Tuesday, January 22, 2013

Remembering Aunt Ruth

Love at first sight for both of us
Middlesboro, Kentucky, 1961
When I was a little girl, some of the neighborhood kids had come over to play.  While swinging in the backyard, one little girl began to make fun of me because I didn't have any grandparents.  Unlike most of the other kids, all my grandparents had passed away, you see.  I was hurt, but I said nothing.  However, my friend, Susan, who became a hero to me that day, immediately piped up and said:  "Well, she may not have any grandparents, but she has an Aunt Ruth!"  Yes, I had an Aunt Ruth, and she was a treasure.

Myrtle Ruth Lane was her full given name, though I didn't know that until I was a teenager.  (Aunt Ruth hated the name "Myrtle," and she never wanted my mom to tell me that was her name.)  Ruth Lane was the seventh of  William and Martha Lane's children, and was nine years older than my mom, Betty.  Ruth was born on January 25, 1917, in Eagan, Tennessee, another small coal mining community close to the Tennessee-Kentucky border.

M.yrtle Ruth Williamson

After graduating from Lafollette (TN) High School,  Aunt Ruth attended Lincoln Memorial University in Harrogate, Tennessee, for a couple of years.  She played basketball while at LMU and this was when women were only allowed to play half-court.  They played only offense or defense and only on one end of the court.  At the time, full court play was considered too taxing for women.

In 1940, according to the U. S. Federal Census, Ruth, then age 24, was living at her parents' home in Middlesboro, Kentucky, and working as an assistant photographer.

Joe and Ruth Lane Williamson
c. 1940

Aunt Ruth married Joe Williamson and they settled down in a log house on Pinnacle Road just outside of Middlesboro, Kentucky.  Their first child, Betty Jo, was born in 1942.  Joe enlisted in the U. S. Army in 1943 and fought in World War II, while Aunt Ruth continued to work and raise her daughter.  In 1949, a second daughter, Cynthia Ann, was stillborn.  Joe and Aunt Ruth divorced soon after.

Ruth Lane Williamson and
Betty Jo Williamson
c. 1947
Aunt Ruth and Betty Jo moved into Middlesboro, and this is where Aunt Ruth would live for most of the rest of her life.  She worked for many years as a social worker for the Department of Human Resources in Pineville, Kentucky, which is a short distance from Middlesboro.  After leaving this job, she became the first Director of the newly formed Cooperative Christian Ministries (CCM) in Middlesboro.  CCM was a combined effort of several area churches to aid disadvantaged people in the community.  Persistent health problems, however, forced Aunt Ruth to soon retire.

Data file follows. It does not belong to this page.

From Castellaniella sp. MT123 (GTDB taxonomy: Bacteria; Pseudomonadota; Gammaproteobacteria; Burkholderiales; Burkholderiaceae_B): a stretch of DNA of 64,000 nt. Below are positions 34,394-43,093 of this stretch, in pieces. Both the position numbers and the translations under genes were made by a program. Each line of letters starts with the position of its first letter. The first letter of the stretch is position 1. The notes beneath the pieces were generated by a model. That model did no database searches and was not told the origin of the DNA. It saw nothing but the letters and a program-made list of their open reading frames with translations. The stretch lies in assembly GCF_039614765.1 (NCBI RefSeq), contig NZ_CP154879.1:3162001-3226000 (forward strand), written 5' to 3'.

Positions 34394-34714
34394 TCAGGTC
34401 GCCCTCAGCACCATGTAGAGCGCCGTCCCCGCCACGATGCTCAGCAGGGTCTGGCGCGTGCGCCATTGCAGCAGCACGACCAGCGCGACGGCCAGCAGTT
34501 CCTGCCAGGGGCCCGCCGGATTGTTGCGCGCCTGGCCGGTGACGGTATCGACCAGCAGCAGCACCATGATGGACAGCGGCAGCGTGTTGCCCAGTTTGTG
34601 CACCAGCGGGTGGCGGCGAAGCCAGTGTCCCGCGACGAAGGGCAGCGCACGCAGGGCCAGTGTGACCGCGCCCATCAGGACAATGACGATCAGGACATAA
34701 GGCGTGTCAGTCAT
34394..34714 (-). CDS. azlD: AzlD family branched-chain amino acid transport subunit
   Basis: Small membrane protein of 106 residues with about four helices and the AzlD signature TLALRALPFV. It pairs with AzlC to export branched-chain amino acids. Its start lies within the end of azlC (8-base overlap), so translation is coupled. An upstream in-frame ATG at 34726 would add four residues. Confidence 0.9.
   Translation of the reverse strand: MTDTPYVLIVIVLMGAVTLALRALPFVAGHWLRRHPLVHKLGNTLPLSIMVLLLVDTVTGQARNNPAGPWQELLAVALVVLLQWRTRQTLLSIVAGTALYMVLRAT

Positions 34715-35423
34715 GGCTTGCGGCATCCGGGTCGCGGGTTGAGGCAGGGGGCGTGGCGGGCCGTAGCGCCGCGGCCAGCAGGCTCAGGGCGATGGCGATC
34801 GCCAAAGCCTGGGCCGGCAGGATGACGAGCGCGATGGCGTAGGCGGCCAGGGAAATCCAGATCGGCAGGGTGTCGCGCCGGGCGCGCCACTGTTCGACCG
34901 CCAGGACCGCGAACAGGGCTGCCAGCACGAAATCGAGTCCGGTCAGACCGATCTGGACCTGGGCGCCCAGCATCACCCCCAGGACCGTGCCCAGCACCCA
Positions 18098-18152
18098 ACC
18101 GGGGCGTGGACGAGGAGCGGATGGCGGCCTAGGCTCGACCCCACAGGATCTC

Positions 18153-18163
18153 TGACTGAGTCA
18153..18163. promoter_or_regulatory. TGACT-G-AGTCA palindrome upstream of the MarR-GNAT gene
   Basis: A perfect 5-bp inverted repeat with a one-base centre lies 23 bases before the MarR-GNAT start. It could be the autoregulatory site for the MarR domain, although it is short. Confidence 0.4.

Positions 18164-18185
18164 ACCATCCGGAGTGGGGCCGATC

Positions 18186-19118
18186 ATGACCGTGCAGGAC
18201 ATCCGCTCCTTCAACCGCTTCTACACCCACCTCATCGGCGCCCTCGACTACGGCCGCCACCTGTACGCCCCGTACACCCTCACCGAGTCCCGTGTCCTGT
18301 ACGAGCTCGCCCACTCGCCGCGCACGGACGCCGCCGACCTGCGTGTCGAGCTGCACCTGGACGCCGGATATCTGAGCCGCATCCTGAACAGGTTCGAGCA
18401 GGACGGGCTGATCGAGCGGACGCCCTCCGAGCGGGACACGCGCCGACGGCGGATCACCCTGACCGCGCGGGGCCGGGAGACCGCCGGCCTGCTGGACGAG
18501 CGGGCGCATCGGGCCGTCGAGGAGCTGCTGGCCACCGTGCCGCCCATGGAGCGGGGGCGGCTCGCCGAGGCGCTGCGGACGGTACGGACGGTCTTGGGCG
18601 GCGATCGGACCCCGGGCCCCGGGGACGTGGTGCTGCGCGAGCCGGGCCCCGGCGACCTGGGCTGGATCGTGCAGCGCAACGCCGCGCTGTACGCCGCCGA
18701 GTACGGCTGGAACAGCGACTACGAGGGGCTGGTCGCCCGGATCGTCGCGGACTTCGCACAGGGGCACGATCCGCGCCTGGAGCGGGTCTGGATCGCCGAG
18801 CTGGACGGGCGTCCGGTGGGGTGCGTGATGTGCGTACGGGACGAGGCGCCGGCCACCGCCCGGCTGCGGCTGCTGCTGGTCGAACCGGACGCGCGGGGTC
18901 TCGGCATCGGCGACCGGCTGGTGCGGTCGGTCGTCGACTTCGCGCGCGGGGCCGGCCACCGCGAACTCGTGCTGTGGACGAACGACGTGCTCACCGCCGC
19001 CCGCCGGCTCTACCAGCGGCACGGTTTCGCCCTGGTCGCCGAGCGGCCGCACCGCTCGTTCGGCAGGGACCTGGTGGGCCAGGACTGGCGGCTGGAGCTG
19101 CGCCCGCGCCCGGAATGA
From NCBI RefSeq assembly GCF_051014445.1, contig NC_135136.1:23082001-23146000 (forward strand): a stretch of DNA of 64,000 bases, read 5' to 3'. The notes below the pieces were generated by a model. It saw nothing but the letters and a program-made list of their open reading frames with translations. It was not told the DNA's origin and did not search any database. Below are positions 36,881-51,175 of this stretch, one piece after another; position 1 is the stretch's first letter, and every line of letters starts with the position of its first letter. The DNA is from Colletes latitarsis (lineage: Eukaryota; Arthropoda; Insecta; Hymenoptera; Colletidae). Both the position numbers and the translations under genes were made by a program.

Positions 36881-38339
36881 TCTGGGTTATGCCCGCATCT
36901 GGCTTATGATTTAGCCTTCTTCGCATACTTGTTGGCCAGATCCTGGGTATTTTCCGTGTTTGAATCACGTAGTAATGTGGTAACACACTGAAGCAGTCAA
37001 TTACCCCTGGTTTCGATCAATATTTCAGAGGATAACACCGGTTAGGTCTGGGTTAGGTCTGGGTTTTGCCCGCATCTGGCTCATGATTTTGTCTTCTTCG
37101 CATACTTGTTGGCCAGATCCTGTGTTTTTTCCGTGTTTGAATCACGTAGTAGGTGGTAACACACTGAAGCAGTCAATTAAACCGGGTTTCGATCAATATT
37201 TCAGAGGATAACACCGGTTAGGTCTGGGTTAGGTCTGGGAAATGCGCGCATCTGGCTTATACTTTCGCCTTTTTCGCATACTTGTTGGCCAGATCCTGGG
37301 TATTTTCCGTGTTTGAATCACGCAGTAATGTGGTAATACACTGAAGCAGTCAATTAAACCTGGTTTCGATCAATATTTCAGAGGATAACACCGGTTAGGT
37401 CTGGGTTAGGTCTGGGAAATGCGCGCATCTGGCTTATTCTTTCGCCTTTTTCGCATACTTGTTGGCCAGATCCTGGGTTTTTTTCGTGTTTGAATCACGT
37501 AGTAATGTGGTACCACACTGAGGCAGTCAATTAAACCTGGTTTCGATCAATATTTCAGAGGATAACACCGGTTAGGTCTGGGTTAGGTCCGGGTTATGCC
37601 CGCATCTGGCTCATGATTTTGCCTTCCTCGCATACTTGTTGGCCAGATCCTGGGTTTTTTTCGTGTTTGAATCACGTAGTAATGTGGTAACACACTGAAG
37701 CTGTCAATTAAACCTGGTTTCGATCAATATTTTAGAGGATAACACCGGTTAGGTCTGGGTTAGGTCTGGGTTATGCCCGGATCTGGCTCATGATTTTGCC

Me and my Aunt Ruth
Christmas Morning, c. 1978
Aunt Ruth's daughter, Betty Jo, and her children, Joy and Joe Goins, lived in Middlesboro for many years, as well, and were a huge part of Ruth's life.  Her grandchildren were her treasures.  Somehow she also found time for me.  My parents, Betty Lane and Frank W. Lee, and I lived in Middlesboro, too, and Aunt Ruth was a frequent and favorite visitor to our house.  She often took me for drives, and we would sing whatever songs we knew while cruising around town.  Throughout the year, she and I would regularly crouch down in front of our fireplace, look up the chimney, and yell for Santa Claus--just in case he might have stopped by for a surprise visit.  She was always at our house early on Christmas morning to watch me open presents and to see what Santa had delivered.  She was there, too, for every birthday, Easter, and other special day for me, and I loved her more than I can say.

Ruth Lane Williamson
Although I've always missed having my grandparents around, my friend, Susan, was right.  I had an Aunt Ruth--and she was enough.  


  1. What a treasure your Aunt Ruth is . . . I enjoyed reading your post on the wonderful rare relationship you had with your Aunt Ruth . . . it's such a gift to have that in life. Thank you for sharing her.

    1. You're so right, Gini! It is a gift to have such a precious relationship. I feel blessed. Thanks so much for visiting my blog!

  2. I have a very special aunt that lives in Louisville, KY where most of my paternal ancestors were. We only knew of each other since 2008! I had never met my real father and finally spoke to him in the 90's. He passed away and I thought that would be it for that side of my family. Well I found that he had a sister, my namesake, and she was still alive (now 83). I drove from California to Kentucky just to meet her in April of 2008 . . . we are very very close . . . she is the best aunt ever. Thanks again for the wonderful posts on your dear Aunt Ruth!

    1. Wow, Gini! I think it's great that you were able to talk to your father before he died. But to find your aunt and develop such a special relationship with her is just wonderful! If there's ever any research I can do for you here in KY, please let me know.